The dirty not-so-secret of most pay-for-play “scandals” in college athletics is that the crimes are usually more honorable than the law itself. While college sports are a multibillion-dollar business that expands exponentially every year — remember that when the brackets are announced Sunday, brought to you by the NCAA’s “corporate champions” at Chevrolet and Dr. Pepper — players themselves remain unpaid: The Final Four MVP a few years ago spent the week before the game complaining that he literally didn’t have enough food to eat. When any money is funneled to players, whether it’s through fan boosters, agents, or shoe companies, it’s technically against the rules; the irony is that this black market remains infinitely more just than the official rules in place. Put another way: The shoe companies are going to give somebody their money. Does it make more sense for that money to go to the young black players who actually wear them … or to old white coaches?
But there is inherent inequality even in that fairer black market, and that became even more apparent in the wake of the still-gross and still-hilarious Varsity Blues college admissions scandal that has riveted the nation this week. All those college sports scandals wags have been wringing our hands about for years? Turns out they were for chump change.
The most staggering thing about the Varsity Blues scandal is the raw amount of cash exchanged merely for getting a kid into school — $200,000 for getting into USC through the crew team; $50,000 to take a test; $1.2 million for the Yale soccer team. These are life-changing amounts of money, handed over for something as trivial as an exam, or a Photoshopped athletic picture. But for the gatekeepers — the school administrators, the coaches, the test proxies — those amounts were the cost of entry. It required that much just to get your foot in the door. The reason for this is that, well, all of the people involved were already well-off. The Yale soccer coach, the Stanford sailing coach, the private equity chair, none of them were ever poor in the first place, which meant you weren’t just paying for whatever services were being provided: You were paying for the assumption of risk. To get wealthy, high-status people to take on the risk of exposure and get in the game, you had to pay exorbitant amounts. They had the privilege to charge high prices.
But many “revenue sport” college athletes and their families have no such privilege. Their cost to entry is decidedly lower. In the massive wiretap scandal that hit college basketball last year (and whose ramifications are still being felt; LSU coach Will Wade was just outed as paying a shoe company for a player and has been suspended as a result), the money exchanging hands seems downright piddly in comparison. The most notorious transaction involved Louisville basketball coaches giving the father of prized recruit Bruce Bowen II $100,000 over four installments for a player to come to their school. Does that seem like a lot? Well, that is essentially $25,000 a year to play big-time college basketball for one of the most prominent schools in the sport on its grandest stage. Does $25,000 a year strike you as a life-changing amount of money? Only in the context of college sports would $25,000 a year seem like a radically over-the-top exchange. Bowen didn’t even end up getting that or a college education, as it turned out. He left Louisville after the scandal hit, never even got to be chosen in the NBA Draft, and now plays for the Sydney Kings in the Australian National Basketball League. (The players make $700 a week there. ) All that for an amount of money that is, when you consider the hours the average college basketball player puts in, less than the minimum wage.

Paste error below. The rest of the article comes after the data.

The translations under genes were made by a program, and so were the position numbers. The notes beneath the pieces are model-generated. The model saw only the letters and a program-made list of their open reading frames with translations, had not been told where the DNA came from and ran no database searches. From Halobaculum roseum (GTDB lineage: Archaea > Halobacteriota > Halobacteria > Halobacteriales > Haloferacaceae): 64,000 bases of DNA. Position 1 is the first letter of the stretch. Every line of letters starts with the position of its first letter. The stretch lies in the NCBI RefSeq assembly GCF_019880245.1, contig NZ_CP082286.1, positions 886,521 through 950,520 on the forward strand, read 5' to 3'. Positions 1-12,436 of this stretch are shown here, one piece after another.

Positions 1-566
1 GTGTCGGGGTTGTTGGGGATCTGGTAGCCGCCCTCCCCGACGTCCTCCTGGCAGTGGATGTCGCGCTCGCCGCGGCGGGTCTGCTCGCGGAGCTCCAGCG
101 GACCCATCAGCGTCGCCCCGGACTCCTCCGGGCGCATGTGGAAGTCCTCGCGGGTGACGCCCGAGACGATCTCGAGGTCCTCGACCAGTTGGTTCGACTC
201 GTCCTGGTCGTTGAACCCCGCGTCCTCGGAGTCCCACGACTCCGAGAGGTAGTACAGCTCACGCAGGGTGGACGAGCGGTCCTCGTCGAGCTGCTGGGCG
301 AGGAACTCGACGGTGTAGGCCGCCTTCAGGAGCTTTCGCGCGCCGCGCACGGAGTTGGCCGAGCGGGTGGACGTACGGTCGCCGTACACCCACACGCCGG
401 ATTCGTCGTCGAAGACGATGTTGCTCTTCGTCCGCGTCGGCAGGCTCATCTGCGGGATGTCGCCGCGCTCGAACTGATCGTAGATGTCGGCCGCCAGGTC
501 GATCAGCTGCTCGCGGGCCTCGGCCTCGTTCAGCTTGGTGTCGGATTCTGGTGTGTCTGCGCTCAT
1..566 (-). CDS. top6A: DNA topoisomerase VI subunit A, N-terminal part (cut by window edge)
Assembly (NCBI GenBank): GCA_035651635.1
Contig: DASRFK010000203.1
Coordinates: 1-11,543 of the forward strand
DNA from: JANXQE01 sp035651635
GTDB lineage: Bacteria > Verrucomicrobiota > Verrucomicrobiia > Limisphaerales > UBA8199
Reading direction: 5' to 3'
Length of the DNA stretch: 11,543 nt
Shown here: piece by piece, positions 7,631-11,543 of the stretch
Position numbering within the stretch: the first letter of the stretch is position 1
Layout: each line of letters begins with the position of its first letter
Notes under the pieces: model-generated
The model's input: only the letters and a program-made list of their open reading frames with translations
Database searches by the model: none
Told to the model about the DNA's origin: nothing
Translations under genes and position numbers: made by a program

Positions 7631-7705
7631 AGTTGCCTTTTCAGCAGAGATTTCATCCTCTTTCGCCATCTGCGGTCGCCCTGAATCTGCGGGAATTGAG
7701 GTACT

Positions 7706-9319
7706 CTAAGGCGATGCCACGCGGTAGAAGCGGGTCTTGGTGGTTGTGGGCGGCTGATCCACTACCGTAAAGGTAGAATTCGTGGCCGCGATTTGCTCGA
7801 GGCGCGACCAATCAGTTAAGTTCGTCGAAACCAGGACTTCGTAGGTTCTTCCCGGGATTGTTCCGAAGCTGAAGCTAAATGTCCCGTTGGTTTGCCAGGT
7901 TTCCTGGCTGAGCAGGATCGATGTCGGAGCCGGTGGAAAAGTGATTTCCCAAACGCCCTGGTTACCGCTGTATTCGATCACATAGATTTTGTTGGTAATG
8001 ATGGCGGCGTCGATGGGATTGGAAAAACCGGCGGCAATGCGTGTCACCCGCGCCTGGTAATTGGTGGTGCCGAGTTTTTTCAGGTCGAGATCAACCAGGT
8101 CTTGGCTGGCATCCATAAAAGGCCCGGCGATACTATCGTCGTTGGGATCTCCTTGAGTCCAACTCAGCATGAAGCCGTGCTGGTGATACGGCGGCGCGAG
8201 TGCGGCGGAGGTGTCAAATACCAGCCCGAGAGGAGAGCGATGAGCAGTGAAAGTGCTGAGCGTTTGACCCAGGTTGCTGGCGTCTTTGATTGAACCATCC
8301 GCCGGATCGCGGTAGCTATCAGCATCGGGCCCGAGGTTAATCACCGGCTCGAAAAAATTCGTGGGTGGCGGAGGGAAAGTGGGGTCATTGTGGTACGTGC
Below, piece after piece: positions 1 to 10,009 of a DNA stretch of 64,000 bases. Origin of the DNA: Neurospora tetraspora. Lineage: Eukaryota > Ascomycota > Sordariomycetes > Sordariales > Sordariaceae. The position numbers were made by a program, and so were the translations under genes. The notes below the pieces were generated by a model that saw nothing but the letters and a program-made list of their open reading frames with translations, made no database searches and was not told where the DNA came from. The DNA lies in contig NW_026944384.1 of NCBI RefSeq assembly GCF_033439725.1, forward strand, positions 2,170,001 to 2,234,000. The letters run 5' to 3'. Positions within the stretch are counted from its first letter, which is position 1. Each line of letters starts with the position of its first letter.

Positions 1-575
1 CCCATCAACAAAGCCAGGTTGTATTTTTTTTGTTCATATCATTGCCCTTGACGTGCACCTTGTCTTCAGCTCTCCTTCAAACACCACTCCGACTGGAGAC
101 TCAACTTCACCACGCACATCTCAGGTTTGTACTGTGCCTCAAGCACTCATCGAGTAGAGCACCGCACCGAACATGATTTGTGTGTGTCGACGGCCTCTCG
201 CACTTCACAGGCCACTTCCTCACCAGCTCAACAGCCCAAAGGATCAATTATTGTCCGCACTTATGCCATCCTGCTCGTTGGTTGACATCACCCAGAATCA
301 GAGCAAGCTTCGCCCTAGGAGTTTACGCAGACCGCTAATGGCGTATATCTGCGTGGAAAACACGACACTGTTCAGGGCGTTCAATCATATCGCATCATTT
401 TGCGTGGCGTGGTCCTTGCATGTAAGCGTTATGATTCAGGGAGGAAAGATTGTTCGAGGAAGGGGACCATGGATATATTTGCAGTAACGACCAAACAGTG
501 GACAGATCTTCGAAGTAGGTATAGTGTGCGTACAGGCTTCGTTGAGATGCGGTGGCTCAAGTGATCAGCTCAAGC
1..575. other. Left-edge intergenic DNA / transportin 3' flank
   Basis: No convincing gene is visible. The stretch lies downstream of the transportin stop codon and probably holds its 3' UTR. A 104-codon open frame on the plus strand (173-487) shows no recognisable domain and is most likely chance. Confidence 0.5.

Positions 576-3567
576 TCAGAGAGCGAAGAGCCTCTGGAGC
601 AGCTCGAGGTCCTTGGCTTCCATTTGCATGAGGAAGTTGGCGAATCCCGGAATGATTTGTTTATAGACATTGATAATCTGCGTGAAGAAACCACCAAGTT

And that was the largest amount of money! That’s about as scandalous a cash outlet as college sports get. Thursday, Georgia Tech and its men’s basketball coach, Josh Pastner, received a Notice of Allegations from the NCAA, which almost always ends up being a death knell for the coach, about two Level I violations involving the program. What’s the scandal? A Georgia Tech assistant coach took a basketball recruit to a strip club and gave him … $300. Three-hundred dollars! You’ve got the Full House mom dishing out a cool half-million to get her YouTube kid on the crew team at USC — USC! — and the assistant coach at Georgia Tech, a school that brought in $88.3 million in revenues last year, is handing a kid 300 bucks in a back alley like it’s the most nefarious (yet generous!) thing a person could do.
The difference is not in the wealth of the person giving out the money: Georgia Tech and Louisville have a lot more financial wherewithal than Lori Loughlin. The difference is in the wealth of the person receiving it. Even college sports’ more-virtuous black market is exploitative. Put another way: Big-time college sports, a billion-dollar business that pretends it’s about amateurism, even cheats cheaply.